interest, and Applicants wish to intervene on the further ground that the Applicants interests are not adequately protected by existing parties. Applicants are also seeking to intervene to send a message to non-Latinos that they are all Americans and that the Latino culture, so rich in family values, a hard work ethic and great heritage, stand with them to protect Arizona's and the nation's well-being. Applicants have a membership of approximately 230 persons. Applicants' members are, as American citizens first and foremost, indirectly or directly affected by Arizona law, Senate Bill 1070, in that their livelihood, freedom, safety and interest is dependent upon a sound implementation of immigration laws in the State of Arizona. Applicants also would like to ensure that legal precedent issue from this court concerning correct, constitutional implementation and enforcement of Senate Bill 1070 in a non-discriminatory manner. Pursuant to that directive, Applicants seek leave of Court to file briefings and make oral argument before the court with regard to the legislation under attack in this litigation. Additionally, Applicants share the same and additional defenses to the main action as the Defendants and other Intervenors herein and have the same common questions of law or fact. Applicants are so situated that disposition of this action without this intervention will, or may as a practical matter, impair or destroy their ability to protect these interests. Permitting Applicants to intervene will not unduly delay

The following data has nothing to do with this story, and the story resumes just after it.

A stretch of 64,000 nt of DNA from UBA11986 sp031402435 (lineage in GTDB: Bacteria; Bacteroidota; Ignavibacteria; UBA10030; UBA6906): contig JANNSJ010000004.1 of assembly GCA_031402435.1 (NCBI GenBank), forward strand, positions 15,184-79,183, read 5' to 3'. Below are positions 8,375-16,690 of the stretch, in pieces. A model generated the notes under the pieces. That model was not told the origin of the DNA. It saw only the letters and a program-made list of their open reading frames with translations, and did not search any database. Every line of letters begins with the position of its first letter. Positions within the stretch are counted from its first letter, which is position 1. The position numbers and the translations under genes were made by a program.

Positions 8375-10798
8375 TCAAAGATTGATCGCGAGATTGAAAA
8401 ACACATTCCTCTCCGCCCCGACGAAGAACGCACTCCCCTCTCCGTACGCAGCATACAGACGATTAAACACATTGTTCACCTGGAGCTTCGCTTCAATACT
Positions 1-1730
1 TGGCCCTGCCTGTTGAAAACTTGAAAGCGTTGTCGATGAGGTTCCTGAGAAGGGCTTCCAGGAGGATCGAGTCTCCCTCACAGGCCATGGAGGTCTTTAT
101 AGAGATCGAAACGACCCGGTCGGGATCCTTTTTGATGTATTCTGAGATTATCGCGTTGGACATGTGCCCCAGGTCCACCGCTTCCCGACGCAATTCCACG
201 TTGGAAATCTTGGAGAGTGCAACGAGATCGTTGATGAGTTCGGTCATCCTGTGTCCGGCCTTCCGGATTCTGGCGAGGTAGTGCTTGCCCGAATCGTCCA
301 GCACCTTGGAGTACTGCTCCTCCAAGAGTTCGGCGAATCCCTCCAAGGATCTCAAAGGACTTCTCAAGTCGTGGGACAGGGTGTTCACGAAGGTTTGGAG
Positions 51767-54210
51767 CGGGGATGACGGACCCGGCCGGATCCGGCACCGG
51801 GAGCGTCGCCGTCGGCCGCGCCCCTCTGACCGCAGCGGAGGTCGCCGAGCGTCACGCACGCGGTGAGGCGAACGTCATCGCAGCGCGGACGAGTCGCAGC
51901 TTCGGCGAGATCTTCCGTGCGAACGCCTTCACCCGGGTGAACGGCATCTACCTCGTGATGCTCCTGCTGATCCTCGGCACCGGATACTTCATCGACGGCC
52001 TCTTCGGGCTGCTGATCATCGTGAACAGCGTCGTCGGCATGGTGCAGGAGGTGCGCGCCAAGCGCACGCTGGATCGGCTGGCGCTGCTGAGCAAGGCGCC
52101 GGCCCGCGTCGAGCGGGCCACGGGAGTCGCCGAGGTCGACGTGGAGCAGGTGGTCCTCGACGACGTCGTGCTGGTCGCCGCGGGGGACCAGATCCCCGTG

or prejudice the adjudication of the rights of the original parties, but in fact further the fair administration of justice. In the alternative Applicants believe that as amicus curiae brief, submitted by Applicants, would be desirable in that: Applicants are knowledgeable about the
immigration issues involved in this litigation both as a party and as amicus curiae. In connection with this activity, Applicants have accumulated a large and up-to-date library of cases, treatises, economic data, and other materials pertinent to the issues in this cause. Applicants therefore believe that they can be of considerable assistance to the Court in providing the Court with their knowledge on the issues at hand. II. PURSUANT TO FEDERAL RULE OF CIVIL PROCEDURE 24(A), APPLICANTS ARE ENTITLED TO INTERVENE AS A MATTER OF RIGHT. Federal Rule of Civil Procedure 24(a)(2) states as follows: On timely motion, the Court must permit anyone to intervene who: (1) is given an unconditional right to intervene by federal statute; or (2) claims an interest relating to the property or transaction that is the subject of the action, and is so situated that disposing of the action may as a practical matter impair or impede the movant's ability to protect its interest, unless existing parties adequately represent that interest. The above requirements have further been clarified by the Ninth Circuit, to allow intervention as a matter of right as follows: (1) the intervention must be timely; (2) the applicant has a significant protectable interest relating to the property or transaction that is the subject matter of the action; (3) the disposition of the action may, as a practical matter, impair or impede the applicant's ability to protect its interest; and (4) the existing parties may not adequately represent the applicant's interest. [Prete v. Bradbury, 438 F.3d 949, 954 (9th Cir. 2006).] Case law has further held that this intervention test is to be "broadly construed in favor of applicants for intervention." [United States ex rel. McGough v. Covington Technologies Co., 67 F.2d 1391, 1394 (9th Cir. 1992).]